3) various alchemical processes such as the secret of the production of gold.
The major and minor themes of the Lawḥ-i ḥurūfāt are all the central concerns of theoretical and practical mysticism. The Lawḥ-i ḥurūfāt .. begins with a qabbalistic-cosmological exposition of the creation of the letters of the alphabet (ḥurūfāt) in pre-eternity; the coming to be of the archetypes of the letters of the Arabic alphabet in terms of the emergence of the "Primordial Point" (al-nuqṭa al-awwaliyya) and the first letter "A" (al-alif).
Then, following a few paragraphs on the purpose of creation and the exalted status of the Bāb and leading Bābīs, Bahā'-Allāh dwells on the theme of continuing divine guidance. The rest of the Lawḥ-i ḥurūfāt ..., though there are a number of significant digressions, largely consists of replies to (Rikab Saz's) two (or three?) questions about;
1) The mysteries of a "Light verse" (ayah-yi nūr);
"Then know thou that that which thou hast asked concerning the "Light Verse" [Qur'ān 24:35] which was sent down upon Muhammad..."
This section is basically an esoteric exegesis of Qur'ān 24:35 (cf. 14:5) which is partly rewritten or paraphrased by Bahā'-Allāh. The mention in Qur'ān 14:5 of "the light" (al-nūr) and the "days of God" (ayyām Allāh) doubtless led Bahā'-Allāh to take this verse as a prophecy of the future advent of Muhammad (4-5 pages; Ma'idih 4:53-57) around whom the non-literal exegesis revolves.
2) On the isolated, detached or disconneted letters Alif. Lām. Mīm (Qur'ān 2:1), etc; their qabbalistic-cosmological, chronological, eschatological and other significances.
3) The secrets of the alchemical production of "gold" along with notice that concern with "gold" and "silver" only increases poverty!
Among the important though minor secondary themes of the Tablet one may note:
a) the state of the Bābis and the condition of Bahā'-Allāh.
b) The mi`rāj of the believer.
c) The secret of `ilm al-jafr (loosely, "letter mysticism"; "qabbalistic divination"; "occult prognostication", "number-letter esotericism")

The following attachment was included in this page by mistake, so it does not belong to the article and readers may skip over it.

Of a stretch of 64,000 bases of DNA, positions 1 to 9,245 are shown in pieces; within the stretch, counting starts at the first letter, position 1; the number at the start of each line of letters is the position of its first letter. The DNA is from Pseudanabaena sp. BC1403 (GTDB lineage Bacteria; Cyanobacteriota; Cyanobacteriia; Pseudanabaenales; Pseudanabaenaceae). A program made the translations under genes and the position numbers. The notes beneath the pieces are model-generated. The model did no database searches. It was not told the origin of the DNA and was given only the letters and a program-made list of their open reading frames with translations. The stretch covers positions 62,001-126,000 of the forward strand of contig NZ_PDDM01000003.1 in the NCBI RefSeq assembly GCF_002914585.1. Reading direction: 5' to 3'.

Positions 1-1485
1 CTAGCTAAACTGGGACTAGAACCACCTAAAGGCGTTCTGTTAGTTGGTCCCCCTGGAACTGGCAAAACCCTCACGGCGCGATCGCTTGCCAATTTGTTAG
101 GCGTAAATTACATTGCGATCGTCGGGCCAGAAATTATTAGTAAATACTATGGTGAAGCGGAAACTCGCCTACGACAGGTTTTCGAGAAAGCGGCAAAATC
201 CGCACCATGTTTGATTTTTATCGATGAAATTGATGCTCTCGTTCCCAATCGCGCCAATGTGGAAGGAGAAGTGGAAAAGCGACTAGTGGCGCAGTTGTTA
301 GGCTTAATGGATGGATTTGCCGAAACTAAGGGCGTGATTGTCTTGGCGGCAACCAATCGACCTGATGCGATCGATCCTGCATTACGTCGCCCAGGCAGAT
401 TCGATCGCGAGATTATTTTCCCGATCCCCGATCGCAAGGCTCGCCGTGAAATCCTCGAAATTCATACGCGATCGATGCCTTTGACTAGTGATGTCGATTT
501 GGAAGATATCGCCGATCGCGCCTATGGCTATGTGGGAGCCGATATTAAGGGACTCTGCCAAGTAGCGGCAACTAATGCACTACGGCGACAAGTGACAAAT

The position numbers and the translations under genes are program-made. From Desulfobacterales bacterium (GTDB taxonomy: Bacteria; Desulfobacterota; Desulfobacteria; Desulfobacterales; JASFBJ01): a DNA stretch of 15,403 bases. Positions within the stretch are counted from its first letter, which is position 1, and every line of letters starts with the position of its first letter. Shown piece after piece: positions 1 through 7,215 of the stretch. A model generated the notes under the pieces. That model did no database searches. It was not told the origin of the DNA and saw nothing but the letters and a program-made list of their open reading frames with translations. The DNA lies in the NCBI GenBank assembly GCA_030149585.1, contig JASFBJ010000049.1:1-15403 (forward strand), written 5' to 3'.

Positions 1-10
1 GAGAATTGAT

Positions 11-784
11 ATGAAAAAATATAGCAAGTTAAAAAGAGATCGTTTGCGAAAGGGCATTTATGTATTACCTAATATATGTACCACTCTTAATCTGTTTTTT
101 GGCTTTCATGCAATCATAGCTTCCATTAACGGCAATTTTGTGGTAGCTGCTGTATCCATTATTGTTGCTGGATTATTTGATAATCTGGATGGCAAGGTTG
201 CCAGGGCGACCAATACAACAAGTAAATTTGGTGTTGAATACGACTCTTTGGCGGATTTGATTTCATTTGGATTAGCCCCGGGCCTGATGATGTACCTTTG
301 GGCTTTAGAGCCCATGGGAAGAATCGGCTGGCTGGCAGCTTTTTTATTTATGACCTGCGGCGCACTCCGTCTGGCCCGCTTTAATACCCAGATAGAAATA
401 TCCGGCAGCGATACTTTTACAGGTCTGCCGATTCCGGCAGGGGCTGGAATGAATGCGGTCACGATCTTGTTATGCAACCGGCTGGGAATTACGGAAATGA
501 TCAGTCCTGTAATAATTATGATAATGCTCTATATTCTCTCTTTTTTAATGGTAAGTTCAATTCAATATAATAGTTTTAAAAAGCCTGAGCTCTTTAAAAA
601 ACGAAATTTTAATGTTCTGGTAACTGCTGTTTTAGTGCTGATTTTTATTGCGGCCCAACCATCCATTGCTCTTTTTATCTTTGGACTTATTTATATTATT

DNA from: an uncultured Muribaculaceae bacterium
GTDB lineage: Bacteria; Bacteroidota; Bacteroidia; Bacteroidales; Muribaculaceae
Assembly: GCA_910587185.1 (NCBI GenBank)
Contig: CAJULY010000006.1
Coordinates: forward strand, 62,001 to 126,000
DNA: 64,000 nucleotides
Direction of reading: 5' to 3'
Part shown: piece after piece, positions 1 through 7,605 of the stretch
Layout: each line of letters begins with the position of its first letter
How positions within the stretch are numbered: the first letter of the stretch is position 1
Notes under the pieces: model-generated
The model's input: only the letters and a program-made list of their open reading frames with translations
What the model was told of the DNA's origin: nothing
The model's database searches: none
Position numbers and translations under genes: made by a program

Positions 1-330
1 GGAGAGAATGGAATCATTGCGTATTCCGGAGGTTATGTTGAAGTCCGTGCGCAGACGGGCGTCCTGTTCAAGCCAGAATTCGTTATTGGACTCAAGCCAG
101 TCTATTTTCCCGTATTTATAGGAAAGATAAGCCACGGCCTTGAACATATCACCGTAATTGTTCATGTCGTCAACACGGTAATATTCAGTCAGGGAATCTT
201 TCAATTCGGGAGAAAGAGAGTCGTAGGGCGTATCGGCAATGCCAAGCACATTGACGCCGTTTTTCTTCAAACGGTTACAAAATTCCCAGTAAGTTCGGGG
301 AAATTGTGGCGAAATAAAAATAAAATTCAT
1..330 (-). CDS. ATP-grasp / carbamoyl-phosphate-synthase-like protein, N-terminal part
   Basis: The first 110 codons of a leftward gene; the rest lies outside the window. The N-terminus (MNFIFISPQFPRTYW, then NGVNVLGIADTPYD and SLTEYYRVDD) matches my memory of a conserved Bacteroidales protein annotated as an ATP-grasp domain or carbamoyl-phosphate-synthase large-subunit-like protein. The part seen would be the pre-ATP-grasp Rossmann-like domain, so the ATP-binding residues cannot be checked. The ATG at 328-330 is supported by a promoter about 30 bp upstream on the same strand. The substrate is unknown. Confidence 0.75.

d) The Jabirean theory of the balances-natures.
e) Eschatology and the issue of the khātam al-nabiyyīn ("Seal of the Prophets").
 The Arabic is a little ambiguous and could be translated in more than= one way. I have translated it as if (Hajji) Āqā Mīrzā Āqā [Rikab-Saz] took his letter to Bahā'-Allāh himself though it may well be, as Mazandarani suggests, that it was delivered by a certain Hajji Muhammad Bāqir Nabil Musaffir-i Hamadāni (Asrār, IV:462; cf. ibid III:90). Aqā Mirzā Aqā may be the one referred to as the حرف القاف ḥarf al-qāf ( "the letter Qāf ق ) in view of an allusion to his (double) designation Āqā (= Per. `elder [brother]' , `master') the central letter of which is "q" (qāf). Worth noting is the fact that there is reference in a Tablet of Bahā '-Allāh to Hajji Dhabih in the following manner: "And it hath dawned forth to he who hath believed in God and His verses with the name of "Q" after "A" (fi ism al-qāf ba`d al-alif) = Āqā (cited Māzandarāni Athar, 4:462). Another Tablet of Bahā '-Allāh begins,
In my Name, the One given to Remembrance and the One Remembered! (bism al-dhakir al-madhkur)
O letter "Q" between two letter "A"s (ḥarf al-qāf bayn al-alfayn)
Hearken unto the Call of the Confluence of the Two Seas (majma`al-bhave to aḥrayn) from these two elevated Names (min hadhayn al-ismayn [ al-a`liyyayn) [= Ḥusayn+`Alī ?]..."
(Tablet cited Mazandarani , Asrar, IV:230f).
 The phrase ḥarf al-qāf (="The [Arabic letter] qāf ) could be understood in several different ways. The Arabic letter "Q" has quite a range of senses. In various Tablets of Bahā'-Allāh the isolated letter qāf ("Q") refers to such places as Qazvin (in Iran) or Qumm (in Iraq) from which a number of Bābīs and Bahā'īs originated or resided. IsLāmic esoteric and other Bābī and Bahā'ī literatures extend further the multifarious senses of the Arabic[-Persian] letter qāf, "Q". Full details cannot be set down here. In his Commentary on the "Light Verse" (Q. 24:35 ) for example, the Bāb at one point says, "Know that I, verily, am the [letter] "Q" (qāf) of the Glorious Qur'ān through this Five [= his being the Bāb = abjad 5 [x20]=3D 100 = abjad qāf) (fi hadha al-khamsa).." (Browne Coll,= Ms f.21 (9), 000). See also Aḥmad ibn `Alī al-Būnī, Shams al-ma`arif al-kubra wa lata'if al-ma`arif (4 vols in 1) Beirut: al-Maktaba al-Thāqāfiyya. np.nd. [Cairo, 19XX] [Vol 4:504-5]...